Prevent Cancer Foundation awards $1.1 million in cancer research and global grants

Contact: Diane Tilton

Alexandria, Va. – The Prevent Cancer Foundation® announces the funding of eight new U.S.-based researchers and four new cancer prevention and early detection projects in low- or middle-income countries. The Foundation is proud to support these projects through its research grant and fellowship program and global grants program, both of which aim to further cancer prevention and early detection efforts.

Research grants and fellowships awarded this year will increase cancer prevention and early detection research.  These projects are based in seven research institutions across the country and made possible by Foundation supporters, Awesome Games Done Quick, the Marcia and Frank Carlucci Charitable Foundation, the Shure Family Charitable Foundation and the Devereaux Foundation.

Working in Cameroon, Peru, Nigeria and Mozambique, the global grant awardees will focus on increasing quality screening for cervical or colorectal cancer beginning in January 2020. The projects will have direct impact where cancer prevention and early detection resources are limited. The 2020 global grants are made possible by Awesome Games Done Quick.

Research grant and fellowship recipients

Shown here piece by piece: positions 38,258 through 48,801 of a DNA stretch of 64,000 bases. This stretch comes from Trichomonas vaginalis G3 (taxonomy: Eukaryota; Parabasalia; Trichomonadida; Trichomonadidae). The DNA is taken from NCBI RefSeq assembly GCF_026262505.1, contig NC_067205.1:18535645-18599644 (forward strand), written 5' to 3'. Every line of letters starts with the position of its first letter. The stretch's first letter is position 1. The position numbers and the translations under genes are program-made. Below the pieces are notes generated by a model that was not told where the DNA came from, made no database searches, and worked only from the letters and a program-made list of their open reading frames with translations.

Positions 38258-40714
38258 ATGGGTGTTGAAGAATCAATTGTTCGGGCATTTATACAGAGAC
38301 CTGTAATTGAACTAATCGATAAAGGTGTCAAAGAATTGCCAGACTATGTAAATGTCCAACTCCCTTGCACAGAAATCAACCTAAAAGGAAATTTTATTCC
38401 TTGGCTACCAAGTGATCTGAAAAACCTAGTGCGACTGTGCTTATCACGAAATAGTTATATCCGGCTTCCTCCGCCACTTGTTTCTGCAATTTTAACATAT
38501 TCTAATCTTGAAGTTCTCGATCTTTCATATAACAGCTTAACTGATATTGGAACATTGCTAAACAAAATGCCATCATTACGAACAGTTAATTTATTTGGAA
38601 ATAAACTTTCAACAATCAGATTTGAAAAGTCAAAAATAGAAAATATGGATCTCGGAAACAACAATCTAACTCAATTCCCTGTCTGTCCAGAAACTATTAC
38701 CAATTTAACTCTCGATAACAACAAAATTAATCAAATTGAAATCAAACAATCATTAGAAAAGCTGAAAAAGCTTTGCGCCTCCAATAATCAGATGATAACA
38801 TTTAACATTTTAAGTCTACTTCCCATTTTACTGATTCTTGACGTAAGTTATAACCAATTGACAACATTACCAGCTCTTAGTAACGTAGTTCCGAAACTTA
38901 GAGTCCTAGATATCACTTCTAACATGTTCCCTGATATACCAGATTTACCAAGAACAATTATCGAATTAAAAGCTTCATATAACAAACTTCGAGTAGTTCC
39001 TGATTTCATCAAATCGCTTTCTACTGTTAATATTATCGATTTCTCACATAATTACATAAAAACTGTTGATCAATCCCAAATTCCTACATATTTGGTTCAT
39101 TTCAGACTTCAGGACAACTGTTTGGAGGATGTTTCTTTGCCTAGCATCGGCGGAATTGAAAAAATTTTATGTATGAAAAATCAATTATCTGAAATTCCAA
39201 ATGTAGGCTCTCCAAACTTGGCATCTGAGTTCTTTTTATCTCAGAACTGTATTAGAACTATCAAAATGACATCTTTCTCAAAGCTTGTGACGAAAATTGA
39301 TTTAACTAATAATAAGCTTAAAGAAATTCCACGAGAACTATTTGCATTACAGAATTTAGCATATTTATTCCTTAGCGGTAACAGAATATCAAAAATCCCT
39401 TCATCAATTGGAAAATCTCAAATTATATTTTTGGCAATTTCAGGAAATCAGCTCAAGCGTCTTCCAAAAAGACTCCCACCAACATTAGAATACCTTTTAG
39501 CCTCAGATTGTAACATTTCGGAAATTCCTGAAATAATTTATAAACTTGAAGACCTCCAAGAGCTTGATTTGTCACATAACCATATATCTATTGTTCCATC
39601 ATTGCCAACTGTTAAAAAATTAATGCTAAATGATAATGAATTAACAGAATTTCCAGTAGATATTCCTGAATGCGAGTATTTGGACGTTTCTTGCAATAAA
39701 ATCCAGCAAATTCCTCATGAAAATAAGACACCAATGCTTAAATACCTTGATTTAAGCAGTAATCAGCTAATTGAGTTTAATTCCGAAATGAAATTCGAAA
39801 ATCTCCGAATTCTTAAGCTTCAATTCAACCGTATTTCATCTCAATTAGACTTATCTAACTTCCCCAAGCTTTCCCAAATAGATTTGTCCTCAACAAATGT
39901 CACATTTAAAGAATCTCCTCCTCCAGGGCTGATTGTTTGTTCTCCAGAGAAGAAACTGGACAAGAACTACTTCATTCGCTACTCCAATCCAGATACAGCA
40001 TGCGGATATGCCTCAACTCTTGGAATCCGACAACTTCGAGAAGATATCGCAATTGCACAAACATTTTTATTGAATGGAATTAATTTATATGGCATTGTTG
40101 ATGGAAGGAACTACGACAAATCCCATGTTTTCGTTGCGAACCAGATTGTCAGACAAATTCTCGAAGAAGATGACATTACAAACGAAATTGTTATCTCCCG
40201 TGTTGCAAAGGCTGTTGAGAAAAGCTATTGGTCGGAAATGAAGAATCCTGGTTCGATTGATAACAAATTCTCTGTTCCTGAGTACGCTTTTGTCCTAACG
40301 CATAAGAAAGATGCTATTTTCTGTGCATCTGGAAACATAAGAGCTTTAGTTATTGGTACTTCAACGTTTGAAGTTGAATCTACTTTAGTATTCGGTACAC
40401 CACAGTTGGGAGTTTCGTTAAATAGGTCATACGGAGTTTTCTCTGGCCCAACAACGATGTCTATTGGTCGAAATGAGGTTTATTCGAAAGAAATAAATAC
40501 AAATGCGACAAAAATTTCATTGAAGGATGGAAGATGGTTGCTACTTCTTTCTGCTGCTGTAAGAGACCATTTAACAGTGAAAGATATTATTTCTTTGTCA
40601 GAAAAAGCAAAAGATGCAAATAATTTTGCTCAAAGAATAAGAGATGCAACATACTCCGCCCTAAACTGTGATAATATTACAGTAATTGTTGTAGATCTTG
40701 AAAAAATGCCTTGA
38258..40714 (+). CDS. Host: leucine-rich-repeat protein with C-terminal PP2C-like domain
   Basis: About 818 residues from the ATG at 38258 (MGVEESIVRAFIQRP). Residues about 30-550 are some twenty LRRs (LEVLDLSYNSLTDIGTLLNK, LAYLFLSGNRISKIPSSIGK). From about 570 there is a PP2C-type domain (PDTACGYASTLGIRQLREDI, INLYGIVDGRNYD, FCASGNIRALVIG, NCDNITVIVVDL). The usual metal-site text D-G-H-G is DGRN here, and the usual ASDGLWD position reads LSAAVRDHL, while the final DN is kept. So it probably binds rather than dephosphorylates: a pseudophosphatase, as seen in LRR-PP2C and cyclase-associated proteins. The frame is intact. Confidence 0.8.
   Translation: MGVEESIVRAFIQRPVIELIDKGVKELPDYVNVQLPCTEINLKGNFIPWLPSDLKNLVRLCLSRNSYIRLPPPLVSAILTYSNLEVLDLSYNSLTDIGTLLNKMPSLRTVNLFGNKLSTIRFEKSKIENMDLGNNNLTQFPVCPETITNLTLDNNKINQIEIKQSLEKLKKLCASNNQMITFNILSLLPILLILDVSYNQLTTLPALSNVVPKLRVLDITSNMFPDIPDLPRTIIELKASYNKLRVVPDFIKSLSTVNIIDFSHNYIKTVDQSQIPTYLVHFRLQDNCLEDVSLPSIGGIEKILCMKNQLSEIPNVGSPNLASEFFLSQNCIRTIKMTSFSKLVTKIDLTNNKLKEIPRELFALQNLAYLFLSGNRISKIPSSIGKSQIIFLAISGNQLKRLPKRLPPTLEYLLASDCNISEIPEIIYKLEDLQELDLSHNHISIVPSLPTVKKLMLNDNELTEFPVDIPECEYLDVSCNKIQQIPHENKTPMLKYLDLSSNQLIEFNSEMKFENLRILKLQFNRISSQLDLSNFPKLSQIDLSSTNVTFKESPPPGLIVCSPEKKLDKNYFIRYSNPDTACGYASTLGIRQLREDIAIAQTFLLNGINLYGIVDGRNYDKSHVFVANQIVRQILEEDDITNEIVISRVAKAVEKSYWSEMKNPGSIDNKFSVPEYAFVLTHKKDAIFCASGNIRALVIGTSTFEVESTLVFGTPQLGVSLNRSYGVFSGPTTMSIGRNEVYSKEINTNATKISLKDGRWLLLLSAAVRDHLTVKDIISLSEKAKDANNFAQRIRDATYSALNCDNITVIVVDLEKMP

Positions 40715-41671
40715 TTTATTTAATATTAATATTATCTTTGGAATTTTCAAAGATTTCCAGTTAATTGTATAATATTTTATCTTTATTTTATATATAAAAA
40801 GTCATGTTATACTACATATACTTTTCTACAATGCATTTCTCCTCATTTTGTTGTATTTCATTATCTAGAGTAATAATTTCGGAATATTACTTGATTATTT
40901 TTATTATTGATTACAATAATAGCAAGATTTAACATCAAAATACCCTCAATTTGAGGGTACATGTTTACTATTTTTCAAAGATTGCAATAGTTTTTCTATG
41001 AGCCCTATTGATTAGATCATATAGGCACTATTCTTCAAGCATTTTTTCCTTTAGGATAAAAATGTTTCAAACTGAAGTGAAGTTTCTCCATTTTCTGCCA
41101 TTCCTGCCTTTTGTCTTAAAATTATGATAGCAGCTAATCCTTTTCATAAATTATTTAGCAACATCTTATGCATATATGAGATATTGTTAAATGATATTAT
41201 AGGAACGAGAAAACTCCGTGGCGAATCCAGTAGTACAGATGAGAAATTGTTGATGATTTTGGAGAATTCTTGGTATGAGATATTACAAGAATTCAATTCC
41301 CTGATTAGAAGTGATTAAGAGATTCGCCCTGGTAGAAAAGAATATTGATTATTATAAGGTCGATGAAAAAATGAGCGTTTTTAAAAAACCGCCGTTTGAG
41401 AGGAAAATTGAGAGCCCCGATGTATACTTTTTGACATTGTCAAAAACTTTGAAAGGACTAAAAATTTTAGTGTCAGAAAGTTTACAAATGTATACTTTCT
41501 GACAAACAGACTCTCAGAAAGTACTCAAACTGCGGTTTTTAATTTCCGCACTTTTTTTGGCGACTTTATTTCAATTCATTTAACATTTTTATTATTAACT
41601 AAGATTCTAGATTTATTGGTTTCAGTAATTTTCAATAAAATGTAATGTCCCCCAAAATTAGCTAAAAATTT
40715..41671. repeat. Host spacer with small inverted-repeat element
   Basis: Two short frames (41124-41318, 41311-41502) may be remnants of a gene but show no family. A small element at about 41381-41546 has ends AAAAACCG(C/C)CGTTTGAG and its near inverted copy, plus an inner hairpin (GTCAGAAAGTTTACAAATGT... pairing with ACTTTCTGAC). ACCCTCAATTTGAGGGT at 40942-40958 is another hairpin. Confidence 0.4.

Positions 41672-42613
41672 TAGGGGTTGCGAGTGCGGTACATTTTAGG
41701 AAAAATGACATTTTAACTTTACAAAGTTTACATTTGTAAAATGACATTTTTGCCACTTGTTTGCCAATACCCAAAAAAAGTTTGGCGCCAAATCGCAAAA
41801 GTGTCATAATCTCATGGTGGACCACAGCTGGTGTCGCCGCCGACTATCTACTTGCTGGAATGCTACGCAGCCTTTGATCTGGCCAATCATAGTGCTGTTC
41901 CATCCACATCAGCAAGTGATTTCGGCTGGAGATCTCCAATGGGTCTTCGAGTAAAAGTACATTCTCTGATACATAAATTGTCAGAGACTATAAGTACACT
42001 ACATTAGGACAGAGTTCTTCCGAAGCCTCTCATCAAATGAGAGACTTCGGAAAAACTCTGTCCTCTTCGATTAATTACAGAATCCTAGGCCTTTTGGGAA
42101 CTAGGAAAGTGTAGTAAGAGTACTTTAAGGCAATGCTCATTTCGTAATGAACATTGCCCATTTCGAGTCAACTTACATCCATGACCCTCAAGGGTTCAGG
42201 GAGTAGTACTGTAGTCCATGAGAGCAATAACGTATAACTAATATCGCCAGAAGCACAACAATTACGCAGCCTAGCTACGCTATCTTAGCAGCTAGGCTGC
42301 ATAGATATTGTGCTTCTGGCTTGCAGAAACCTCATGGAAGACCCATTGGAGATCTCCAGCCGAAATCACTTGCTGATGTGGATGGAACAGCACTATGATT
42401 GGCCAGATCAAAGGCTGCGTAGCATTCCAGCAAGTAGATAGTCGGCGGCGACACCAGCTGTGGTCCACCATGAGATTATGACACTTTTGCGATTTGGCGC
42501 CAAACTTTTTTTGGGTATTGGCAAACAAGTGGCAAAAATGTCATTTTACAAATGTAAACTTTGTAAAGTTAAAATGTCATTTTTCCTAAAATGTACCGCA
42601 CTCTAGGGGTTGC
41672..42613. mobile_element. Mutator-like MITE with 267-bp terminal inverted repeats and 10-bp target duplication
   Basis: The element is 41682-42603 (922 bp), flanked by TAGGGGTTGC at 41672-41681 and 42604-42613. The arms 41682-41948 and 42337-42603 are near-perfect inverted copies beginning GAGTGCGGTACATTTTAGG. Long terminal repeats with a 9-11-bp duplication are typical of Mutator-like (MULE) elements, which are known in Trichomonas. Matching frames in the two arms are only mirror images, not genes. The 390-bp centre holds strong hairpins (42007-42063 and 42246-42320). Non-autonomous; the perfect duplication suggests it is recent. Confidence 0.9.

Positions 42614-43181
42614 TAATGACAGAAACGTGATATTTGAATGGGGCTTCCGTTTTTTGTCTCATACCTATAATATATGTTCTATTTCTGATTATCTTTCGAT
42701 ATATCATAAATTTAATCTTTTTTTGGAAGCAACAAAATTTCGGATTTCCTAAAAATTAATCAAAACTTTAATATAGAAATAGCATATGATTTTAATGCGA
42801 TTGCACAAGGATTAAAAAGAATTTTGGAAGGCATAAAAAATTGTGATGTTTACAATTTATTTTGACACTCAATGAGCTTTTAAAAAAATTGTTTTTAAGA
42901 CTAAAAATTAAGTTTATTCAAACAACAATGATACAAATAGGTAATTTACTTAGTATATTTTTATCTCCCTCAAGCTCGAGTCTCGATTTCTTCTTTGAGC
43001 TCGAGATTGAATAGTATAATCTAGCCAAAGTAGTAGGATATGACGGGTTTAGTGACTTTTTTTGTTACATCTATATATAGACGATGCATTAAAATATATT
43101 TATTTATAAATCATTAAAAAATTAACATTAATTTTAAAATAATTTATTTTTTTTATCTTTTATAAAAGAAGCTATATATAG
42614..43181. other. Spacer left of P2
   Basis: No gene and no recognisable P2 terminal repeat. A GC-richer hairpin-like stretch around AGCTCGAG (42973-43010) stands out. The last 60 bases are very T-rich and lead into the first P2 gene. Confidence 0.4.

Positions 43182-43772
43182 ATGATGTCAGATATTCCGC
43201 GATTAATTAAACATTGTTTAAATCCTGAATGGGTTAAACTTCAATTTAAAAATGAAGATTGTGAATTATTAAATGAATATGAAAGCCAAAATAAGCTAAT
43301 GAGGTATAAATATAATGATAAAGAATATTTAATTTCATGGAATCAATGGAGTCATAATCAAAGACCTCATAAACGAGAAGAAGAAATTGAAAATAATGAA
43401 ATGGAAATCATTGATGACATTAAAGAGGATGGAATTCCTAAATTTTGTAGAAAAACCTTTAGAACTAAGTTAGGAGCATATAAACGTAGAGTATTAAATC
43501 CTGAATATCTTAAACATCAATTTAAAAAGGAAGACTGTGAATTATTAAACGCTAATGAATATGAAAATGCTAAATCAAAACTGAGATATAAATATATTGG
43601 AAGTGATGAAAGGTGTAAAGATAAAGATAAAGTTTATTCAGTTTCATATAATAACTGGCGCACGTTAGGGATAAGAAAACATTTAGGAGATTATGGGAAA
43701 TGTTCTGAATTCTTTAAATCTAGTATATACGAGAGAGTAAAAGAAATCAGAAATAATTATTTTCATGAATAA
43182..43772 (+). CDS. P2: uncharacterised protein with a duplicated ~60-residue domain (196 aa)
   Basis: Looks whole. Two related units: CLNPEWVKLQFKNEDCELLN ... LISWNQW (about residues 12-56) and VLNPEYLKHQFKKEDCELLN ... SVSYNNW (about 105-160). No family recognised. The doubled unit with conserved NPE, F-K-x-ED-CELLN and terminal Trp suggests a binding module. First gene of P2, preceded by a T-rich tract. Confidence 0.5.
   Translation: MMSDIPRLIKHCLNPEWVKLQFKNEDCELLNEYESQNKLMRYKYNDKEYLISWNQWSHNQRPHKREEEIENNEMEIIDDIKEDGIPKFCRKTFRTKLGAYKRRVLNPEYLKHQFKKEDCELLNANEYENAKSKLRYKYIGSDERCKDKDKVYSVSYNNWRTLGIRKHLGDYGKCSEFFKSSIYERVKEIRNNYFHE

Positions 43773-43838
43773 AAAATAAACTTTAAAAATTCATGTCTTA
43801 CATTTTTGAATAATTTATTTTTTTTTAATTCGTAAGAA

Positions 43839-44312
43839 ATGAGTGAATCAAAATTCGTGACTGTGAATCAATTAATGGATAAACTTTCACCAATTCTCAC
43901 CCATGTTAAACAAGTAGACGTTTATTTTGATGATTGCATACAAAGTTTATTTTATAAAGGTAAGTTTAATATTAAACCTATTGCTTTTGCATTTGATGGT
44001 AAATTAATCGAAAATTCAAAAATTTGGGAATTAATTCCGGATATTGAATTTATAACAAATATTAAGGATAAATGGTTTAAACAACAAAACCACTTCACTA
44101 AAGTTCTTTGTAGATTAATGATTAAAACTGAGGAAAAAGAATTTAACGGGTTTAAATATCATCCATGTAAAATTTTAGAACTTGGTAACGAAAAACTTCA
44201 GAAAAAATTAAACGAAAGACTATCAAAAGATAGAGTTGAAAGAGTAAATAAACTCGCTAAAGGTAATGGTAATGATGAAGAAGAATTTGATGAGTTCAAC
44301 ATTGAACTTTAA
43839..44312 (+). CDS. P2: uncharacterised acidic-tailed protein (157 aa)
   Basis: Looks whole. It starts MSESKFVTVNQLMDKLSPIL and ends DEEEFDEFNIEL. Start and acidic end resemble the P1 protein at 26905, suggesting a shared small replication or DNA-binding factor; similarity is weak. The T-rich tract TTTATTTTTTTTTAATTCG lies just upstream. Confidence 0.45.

Grantee:  Alicia Allen, Ph.D.
Institution: University of Arizona, Tucson, AZ
Project Title: A Novel Approach to Help Women of Reproductive Age Quit Smoking
Award: $100,000 for two years

Despite significant declines in the number of people who smoke cigarettes, smoking continues to be the primary preventable cause of cancer. Targeting ovarian hormones represents a novel approach to improve smoking cessation in women of reproductive age. Using the hormonal contraceptive depot medroxyprogesterone acetate (DMPA) to lower and stabilize estradiol may improve quit outcomes, ultimately preventing smoking related cancers.

Grantee: Francisco Cartujano, M.D.
Institution: Hackensack University Medical Center, Hackensack, NJ
Project Title: Advancing smoking cessation in Latinos living with HIV one text at a time
Award: $100,000 for two years

Latino smokers living with HIV face difficulties in quitting smoking. More intense interventions for smoking cessation among this population are needed to prevent cancer. This proposal aims to adapt, and pilot test a smoking cessation text messaging intervention to Latinos living with HIV.

Grantee: Jan Claesen, Ph.D.
Institution: Cleveland Clinic Foundation, Cleveland, OH
Project Title: Gut microbiota metabolism of dietary compounds to chemopreventive molecules
Award: $100,000 for two years